After a brazen shootout on Cleveland’s east side — the latest in a string of high-profile incidents — Councilman Mike Polensek is calling on Mayor Frank Jackson to request assistance from the state.
In a letter that he hand-delivered to the mayor’s office on Wednesday, Polensek implored Jackson to seek help from the governor and attorney general who could provide highway patrol officers to supplement the city police department in crime-ridden neighborhoods.Polensek also asked Mayor Jackson to declare a state of emergency.
“This isn’t Afghanistan. This isn’t Syria. These are the streets of Cleveland,” Polensek said. “I’ll tell you this: ‘It is what it is’ ain’t working anymore. I want to say it again: ‘it is what it is' ain’t working [anymore]. That might hold true in some neighborhoods, but in mine, it doesn’t.”
Polensek’s request comes less than a day after a brazen shootout at a gas station near East 156th Street and Waterloo. The gunfire erupted shortly before 5 p.m. on Tuesday, which resulted in two men being wounded. One of the victims was shot four times, according to police. Polensek said a seven-year-old girl was grazed by a bullet, which came within centimeters of seriously injuring or killing her.
“To watch that (surveillance) video, it was pure insanity,” Polensek said. “This case is the straw that broke the camel’s back for me.”
Last week, a Catholic priest at Polensek’s home church was the victim of an armed robbery and shooting. Two teenage boys attempted to rob Father John Kumse when the longtime catholic priest tried to run away. One of the teens fired three shots. Luckily, Kumse was not injured. The teenagers were arrested a short time later.
The number of homicides in Cleveland is also nearing 2016’s high-water mark.
“How many more innocent people are going to be hurt in this town before the message is sent?” Polensek asked. “You know what, the gangbangers, the shooters, we’re coming after you. We’re coming after you.”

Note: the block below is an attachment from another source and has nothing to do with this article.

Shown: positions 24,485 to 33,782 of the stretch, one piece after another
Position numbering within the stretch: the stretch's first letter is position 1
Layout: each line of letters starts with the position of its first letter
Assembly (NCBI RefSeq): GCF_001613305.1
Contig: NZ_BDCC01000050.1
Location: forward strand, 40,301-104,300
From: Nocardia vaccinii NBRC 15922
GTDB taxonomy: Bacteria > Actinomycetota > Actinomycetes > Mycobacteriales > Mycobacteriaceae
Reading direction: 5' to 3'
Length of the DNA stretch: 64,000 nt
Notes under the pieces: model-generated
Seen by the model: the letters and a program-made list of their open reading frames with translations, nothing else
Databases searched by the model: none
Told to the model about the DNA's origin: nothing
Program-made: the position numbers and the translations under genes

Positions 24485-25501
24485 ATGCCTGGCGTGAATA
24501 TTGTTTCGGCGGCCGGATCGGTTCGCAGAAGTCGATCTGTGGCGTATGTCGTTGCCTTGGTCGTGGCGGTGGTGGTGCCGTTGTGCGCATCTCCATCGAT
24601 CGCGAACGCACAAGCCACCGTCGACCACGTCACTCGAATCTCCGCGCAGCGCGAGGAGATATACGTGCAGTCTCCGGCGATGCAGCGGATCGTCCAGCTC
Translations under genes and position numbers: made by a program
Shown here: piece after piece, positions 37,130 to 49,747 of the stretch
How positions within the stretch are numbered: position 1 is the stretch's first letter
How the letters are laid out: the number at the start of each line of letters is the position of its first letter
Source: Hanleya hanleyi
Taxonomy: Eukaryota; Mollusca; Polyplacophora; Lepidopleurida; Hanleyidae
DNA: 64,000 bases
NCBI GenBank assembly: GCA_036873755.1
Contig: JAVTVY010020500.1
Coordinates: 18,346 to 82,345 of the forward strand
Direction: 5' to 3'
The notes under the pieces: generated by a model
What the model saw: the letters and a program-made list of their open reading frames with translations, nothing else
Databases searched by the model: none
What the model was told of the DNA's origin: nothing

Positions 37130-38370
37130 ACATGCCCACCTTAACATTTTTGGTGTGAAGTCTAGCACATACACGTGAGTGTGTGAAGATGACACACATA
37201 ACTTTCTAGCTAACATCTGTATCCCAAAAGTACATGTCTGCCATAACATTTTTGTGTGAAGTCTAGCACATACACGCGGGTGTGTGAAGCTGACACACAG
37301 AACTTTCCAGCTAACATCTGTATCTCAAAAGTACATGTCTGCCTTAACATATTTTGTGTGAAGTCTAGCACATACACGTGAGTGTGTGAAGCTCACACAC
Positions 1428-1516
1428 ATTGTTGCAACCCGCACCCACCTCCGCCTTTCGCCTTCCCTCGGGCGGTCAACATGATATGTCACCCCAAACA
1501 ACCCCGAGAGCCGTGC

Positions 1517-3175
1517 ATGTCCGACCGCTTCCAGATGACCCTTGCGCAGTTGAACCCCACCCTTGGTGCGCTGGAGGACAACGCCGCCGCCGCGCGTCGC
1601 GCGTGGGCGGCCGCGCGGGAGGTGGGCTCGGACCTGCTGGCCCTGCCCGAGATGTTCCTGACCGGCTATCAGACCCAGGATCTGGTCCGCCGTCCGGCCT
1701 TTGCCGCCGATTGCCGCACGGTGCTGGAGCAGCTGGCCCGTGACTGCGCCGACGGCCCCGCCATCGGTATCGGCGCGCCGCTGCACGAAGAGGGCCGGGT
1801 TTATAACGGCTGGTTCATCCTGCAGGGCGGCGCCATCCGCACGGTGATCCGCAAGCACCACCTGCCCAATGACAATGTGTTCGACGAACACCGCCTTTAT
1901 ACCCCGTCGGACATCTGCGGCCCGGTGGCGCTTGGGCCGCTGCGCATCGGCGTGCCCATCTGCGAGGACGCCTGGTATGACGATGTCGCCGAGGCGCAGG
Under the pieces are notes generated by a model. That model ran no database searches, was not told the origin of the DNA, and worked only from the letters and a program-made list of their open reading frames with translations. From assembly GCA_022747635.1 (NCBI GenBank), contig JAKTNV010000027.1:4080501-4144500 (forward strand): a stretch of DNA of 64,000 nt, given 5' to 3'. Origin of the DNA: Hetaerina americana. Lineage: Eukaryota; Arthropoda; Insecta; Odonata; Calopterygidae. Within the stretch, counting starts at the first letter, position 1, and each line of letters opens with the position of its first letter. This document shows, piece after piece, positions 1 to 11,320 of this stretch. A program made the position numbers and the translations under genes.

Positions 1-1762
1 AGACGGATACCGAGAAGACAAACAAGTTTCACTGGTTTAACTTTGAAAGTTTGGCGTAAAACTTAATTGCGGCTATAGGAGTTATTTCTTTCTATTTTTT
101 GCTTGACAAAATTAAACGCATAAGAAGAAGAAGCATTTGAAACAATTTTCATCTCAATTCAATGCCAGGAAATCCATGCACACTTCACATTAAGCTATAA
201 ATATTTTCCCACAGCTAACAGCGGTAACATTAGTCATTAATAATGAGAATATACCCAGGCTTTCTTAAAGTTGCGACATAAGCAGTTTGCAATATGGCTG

Many living in the Collinwood neighborhood live in fear, one neighbor said. The neighbor requested that his name not be used because he worries about retribution to him and his family.
“You worry about your children and your family. Your friends won’t come in the neighborhood. My family won’t come in the neighborhood. They say, how can you live there because of all the crime? Its hard to deal with,” the neighbor said. “It’s the wild, wild west. It really is. Everybody has guns, everybody is ready to get violent right away.”
The neighbor said he has lived in the area for more than three decades. The past two or three years have become especially violent, he said. Property crimes, including burglaries and auto thefts, have also increased, he said.
He himself has been a victim. His house was recently burglarized.
“The more help that they would send into the community, would be helpful. Anything. The police, it’s not that they are short-handed, it’s that they have a lot of work to begin with,” the neighbor said. “The police probably have their hands tied with all of the other work that they are doing. They don’t have enough help. If the idea is to bring in more help and I think that’s a step in the right direction.”
Polensek’s request comes on the heels of the conclusion of a massive recruiting blitz put on the police department. As many as 250 police officers will be hired and trained in the coming months. As of Nov. 30, more than 740 people applied, which surpassed the city’s goal, according to the spokesman for Mayor Jackson.
However, those new recruits will not be fully trained and ready to hit the streets for another several months. Polensek said state troopers could help provide assistance until the recruiting class is ready.
“I grew up in Cleveland. What is taking place on our streets is unacceptable. Unacceptable,” Polensek said. “Let’s recognize that and work together to address it.”